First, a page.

Calm and Confidence Will Slay the Toxic People in Your Life

Two things to remember when communicating your gripes to an overly critical person: First, you're not going to change them, so don't try. Second, being silent sends the wrong message.

According to psychologist Margarita Tartakovsky, the best way to overcome the toxic influence of overly critical people is to disassociate with them. Of course, this isn't always a possibility; these folks tend to be in positions we can't simply avoid. They're our bosses, parents, co-workers, family, etc.


Tartakovsky (with help from family therapist Ashley Thorn) outlines several strategies for dealing with these people on an everyday basis. Let's look at those strategies and determine how they can be implemented.

There are two things to remember when communicating your gripes to an overly critical observer. First, you're not going to change them, so don't try. Second, being silent sends a tacit message that their criticisms are working, thus encouraging them to criticize you more. That's definitely not where you want to go.

Forgiveness is good for you.

Instead, you have to find the happy medium in which firmness is wrapped in kindness: "Thorn likened it to dealing with young kids: To set a limit with a 3-year-old, you don’t yell or belittle them. Instead, you’re clear and direct, and you can always end with mentioning what they mean to you."

That's a fun image, isn't it? Talking to your nosy co-worker like they're wearing Thomas the Tank Engine pajamas. Thorn says to allow your behavior and body language to reflect this new firm approach in which you effectively train your critic to be more cognizant of what is acceptable. All throughout, it's vital to maintain your own sense of self-worth — remember that you're worth sticking up for. And then keep sticking up for yourself. 

Read more at Psych Central.

Photo credit: Ollyy / Shutterstock

LinkedIn meets Tinder in this mindful networking app

Swipe right to make the connections that could change your career.

Getty Images
Sponsored
Swipe right. Match. Meet over coffee or set up a call.

No, we aren't talking about Tinder. Introducing Shapr, a free app that helps people with synergistic professional goals and skill sets easily meet and collaborate.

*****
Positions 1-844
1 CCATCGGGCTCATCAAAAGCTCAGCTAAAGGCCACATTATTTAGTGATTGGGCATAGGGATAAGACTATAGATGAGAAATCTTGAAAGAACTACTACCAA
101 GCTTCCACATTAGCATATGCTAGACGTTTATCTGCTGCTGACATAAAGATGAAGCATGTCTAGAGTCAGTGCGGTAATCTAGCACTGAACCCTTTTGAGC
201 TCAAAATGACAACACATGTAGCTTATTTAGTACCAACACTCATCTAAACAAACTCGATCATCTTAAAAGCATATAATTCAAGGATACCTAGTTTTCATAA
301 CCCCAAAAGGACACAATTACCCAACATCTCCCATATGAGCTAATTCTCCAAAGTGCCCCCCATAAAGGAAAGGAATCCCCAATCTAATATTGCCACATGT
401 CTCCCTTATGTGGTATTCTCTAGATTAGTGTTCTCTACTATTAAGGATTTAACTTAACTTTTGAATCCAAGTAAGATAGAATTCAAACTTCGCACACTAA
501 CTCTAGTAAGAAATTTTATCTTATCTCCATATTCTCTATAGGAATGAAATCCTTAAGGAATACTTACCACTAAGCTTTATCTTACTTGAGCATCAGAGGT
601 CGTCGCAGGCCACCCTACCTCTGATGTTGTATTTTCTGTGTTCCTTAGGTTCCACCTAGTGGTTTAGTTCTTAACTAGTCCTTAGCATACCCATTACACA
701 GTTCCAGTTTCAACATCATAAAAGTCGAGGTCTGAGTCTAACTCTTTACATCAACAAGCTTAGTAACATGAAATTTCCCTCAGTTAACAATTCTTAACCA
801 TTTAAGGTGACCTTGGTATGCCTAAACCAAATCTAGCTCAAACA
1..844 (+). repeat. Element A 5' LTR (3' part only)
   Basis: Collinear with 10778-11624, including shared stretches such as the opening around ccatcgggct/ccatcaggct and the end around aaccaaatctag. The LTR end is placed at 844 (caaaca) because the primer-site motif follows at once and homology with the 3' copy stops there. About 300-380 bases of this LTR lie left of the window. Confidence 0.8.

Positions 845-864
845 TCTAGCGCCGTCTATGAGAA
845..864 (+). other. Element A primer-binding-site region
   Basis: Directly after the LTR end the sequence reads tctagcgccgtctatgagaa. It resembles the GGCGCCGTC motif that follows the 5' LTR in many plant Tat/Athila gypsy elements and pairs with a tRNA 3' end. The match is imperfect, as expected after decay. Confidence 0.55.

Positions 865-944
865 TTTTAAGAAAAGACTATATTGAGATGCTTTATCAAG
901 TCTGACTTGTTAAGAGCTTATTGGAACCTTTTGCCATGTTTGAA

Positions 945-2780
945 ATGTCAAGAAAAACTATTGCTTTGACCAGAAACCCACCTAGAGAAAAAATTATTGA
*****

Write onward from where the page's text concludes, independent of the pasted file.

Keep reading Show less

Dead – yes, dead – tardigrade found beneath Antarctica

A completely unexpected discovery beneath the ice.

(Goldstein Lab/Wkikpedia/Tigerspaws/Big Think)
Surprising Science
  • Scientists find remains of a tardigrade and crustaceans in a deep, frozen Antarctic lake.
  • The creatures' origin is unknown, and further study is ongoing.
  • Biology speaks up about Antarctica's history.
Keep reading Show less

This 1997 Jeff Bezos interview proves he saw the future coming

Jeff Bezos, the founder of Amazon.com, explains his plan for success.

Technology & Innovation
  • Jeff Bezos had a clear vision for Amazon.com from the start.
  • He was inspired by a statistic he learned while working at a hedge fund: In the '90s, web usage was growing at 2,300% a year.
  • Bezos explains why books, in particular, make for a perfect item to sell on the internet.
Keep reading Show less

Why are women more religious than men? Because men are more willing to take risks.

It's one factor that can help explain the religiosity gap.

Photo credit: Alina Strong on Unsplash
Culture & Religion
  • Sociologists have long observed a gap between the religiosity of men and women.
  • A recent study used data from several national surveys to compare religiosity, risk-taking preferences and demographic information among more than 20,000 American adolescents.
  • The results suggest that risk-taking preferences might partly explain the gender differences in religiosity.
Keep reading Show less